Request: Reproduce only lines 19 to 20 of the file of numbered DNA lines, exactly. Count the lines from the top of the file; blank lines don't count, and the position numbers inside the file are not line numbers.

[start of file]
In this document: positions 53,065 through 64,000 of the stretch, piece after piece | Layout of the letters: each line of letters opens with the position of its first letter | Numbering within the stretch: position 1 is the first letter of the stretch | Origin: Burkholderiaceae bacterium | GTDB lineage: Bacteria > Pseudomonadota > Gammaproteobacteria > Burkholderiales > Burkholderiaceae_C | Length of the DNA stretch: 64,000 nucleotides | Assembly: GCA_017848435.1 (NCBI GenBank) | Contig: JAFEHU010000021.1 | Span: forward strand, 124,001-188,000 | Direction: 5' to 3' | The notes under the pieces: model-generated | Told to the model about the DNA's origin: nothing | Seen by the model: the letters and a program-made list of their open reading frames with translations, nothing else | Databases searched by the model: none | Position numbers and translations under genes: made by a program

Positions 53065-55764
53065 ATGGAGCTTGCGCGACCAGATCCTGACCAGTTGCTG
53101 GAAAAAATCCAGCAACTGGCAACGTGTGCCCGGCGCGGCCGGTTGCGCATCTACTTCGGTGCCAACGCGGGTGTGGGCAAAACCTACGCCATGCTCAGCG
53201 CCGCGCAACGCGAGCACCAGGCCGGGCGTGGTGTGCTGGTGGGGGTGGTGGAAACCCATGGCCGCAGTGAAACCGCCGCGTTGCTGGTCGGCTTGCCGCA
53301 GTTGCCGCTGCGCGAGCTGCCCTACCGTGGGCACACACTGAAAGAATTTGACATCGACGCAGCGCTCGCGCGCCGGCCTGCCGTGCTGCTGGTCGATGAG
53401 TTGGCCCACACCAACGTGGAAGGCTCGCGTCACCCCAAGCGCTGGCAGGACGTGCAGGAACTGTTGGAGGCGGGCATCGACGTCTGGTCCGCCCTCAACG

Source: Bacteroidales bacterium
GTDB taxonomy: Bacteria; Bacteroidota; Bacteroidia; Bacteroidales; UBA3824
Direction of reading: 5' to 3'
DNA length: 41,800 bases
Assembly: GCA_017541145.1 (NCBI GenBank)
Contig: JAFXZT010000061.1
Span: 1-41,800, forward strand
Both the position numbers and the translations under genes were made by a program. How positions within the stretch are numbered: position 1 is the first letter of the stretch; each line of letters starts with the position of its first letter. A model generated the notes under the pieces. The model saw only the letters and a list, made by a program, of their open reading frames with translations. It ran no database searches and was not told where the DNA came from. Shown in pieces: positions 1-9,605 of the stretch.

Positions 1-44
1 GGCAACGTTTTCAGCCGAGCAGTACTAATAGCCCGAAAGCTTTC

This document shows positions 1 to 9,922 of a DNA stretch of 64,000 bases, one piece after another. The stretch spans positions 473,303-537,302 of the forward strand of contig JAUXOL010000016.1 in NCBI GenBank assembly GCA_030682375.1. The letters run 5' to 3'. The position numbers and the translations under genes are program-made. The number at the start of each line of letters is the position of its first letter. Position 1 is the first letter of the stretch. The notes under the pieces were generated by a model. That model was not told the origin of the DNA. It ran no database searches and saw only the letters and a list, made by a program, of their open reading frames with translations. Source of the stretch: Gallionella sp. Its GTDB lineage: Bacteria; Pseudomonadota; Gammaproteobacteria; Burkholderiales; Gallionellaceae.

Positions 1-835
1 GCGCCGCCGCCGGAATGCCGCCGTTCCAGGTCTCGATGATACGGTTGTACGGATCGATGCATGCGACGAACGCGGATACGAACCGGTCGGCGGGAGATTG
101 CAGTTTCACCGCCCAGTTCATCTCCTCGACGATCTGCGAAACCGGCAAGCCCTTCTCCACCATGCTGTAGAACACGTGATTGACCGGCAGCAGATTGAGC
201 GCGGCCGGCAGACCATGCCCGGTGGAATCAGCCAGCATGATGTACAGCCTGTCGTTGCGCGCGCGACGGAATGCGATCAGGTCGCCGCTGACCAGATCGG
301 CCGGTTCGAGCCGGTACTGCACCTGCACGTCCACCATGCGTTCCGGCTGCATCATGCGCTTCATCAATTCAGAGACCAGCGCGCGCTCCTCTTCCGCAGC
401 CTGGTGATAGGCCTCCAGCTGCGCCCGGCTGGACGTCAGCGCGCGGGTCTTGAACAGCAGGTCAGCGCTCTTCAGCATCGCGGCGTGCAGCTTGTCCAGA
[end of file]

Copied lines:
Positions 1-835
1 GCGCCGCCGCCGGAATGCCGCCGTTCCAGGTCTCGATGATACGGTTGTACGGATCGATGCATGCGACGAACGCGGATACGAACCGGTCGGCGGGAGATTG